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Rethinking the role of sustainability reports

Businesspeople discussing a report
Kan Chana

Corporate sustainability has a reporting problem — it always has. Companies typically don’t enjoy creating them and investors, customers, employees and most other stakeholders don’t revel in reading them. Yet, with investors more interested in environmental, social and governance (ESG) issues than ever before, this long-standing problem has become an immediate liability for companies looking to maximize shared value.

Today, some 90 percent of companies in the S&P 500 produce corporate sustainability reports, and the practice has become so ingrained in corporate sustainability culture that few question its purpose or efficacy. Reporting has risen to prominence for good reason — there never has been a more critical time for companies to communicate their strategies and actions for corporate sustainability.

Many investors evaluate nonfinancial performance based on corporate disclosures, with most finding value in assurance of the strength of an organization’s planning for climate and other ESG risks. Meanwhile, consumers increasingly are demanding responsible products, and attention to sustainability issues has become an employee expectation.

But something isn’t right with the status quo of reporting.

"By trying to meet the demands of multiple stakeholders, sustainability reports have become bloated, overly complex and expensive to produce," said Nathan Sanfacon, an ESG expert at thinkPARALLAX, a sustainability strategy and communication agency. "This results in companies spending scarce resources on a report that doesn’t quite satisfy the needs of any stakeholder group."

To be more effective at engaging investors and other critical audiences on ESG, companies ought to shift towards communicating relevant data in a more agile and real-time format.

This is particularly problematic for large, publicly traded companies seeking to attract and retain institutional investors. "To be more effective at engaging investors and other critical audiences on ESG, companies ought to shift towards communicating relevant data in a more agile and real-time format," Sanfacon said.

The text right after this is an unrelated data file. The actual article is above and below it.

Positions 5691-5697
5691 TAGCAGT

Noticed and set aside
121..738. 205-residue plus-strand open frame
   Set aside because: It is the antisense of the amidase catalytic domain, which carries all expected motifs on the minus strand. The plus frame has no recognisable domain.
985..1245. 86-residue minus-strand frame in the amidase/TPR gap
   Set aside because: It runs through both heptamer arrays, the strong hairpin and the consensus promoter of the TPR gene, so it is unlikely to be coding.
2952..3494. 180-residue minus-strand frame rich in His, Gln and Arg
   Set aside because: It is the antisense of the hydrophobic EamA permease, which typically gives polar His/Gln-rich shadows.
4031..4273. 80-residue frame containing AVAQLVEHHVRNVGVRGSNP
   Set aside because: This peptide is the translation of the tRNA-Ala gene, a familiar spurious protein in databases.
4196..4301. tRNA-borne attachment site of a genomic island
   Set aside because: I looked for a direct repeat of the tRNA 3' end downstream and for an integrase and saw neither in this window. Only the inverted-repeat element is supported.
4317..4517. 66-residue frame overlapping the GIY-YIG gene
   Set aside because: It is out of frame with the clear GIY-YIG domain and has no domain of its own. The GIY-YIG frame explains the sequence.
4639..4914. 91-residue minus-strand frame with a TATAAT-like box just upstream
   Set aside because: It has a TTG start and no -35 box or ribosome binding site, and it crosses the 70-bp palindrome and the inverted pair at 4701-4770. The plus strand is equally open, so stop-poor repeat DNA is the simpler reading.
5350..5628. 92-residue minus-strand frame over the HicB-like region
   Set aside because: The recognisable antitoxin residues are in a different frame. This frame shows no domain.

Addressing this disconnect is at the core of the new thinkPARALLAX white paper, "The New Era of Reporting: How to Engage Investors on ESG," which examines the pitfalls of sustainability reporting in the past and present and offers a better way forward for corporate sustainability practitioners.

A short history of sustainability reporting

While reporting might seem a recent phenomenon, its origins go back nearly half a century — emerging first in Europe in the 1960s and later in the United States in the 1970s after the first Earth Day launched the modern environmental movement. Many of the earliest reports were strictly environmental and more about addressing public image problems than communicating anything that might resemble a proactive sustainability strategy.

What we might call the modern era of sustainability reporting began in 1997 when public outcry over the environmental damage of the Exxon Valdez oil spill compelled Ceres and the Tellus Institute to create the Global Reporting Initiative (GRI). The aim was to create the first accountability mechanism to ensure companies adhere to responsible environmental conduct principles, which was then broadened to include social, economic and governance issues, GRI says on its website.

"Prior to GRI, there was no framework to ensure that reporting was consistent or reflective of stakeholder needs," said Eric Hespenheide, chairman of GRI, in an email. "First through versions of the GRI Guidelines and since 2016, the GRI Standards, we have been furthering our mission to use the power of transparency, as envisaged by effective disclosure, to bring about change."

Since then, multiple other reporting frameworks have emerged to cater to the ever-growing list of corporate sustainability stakeholders, such as the investor-focused Sustainability Accounting Standards Board (SASB) and Task Force on Climate-related Financial Disclosures (TCFD).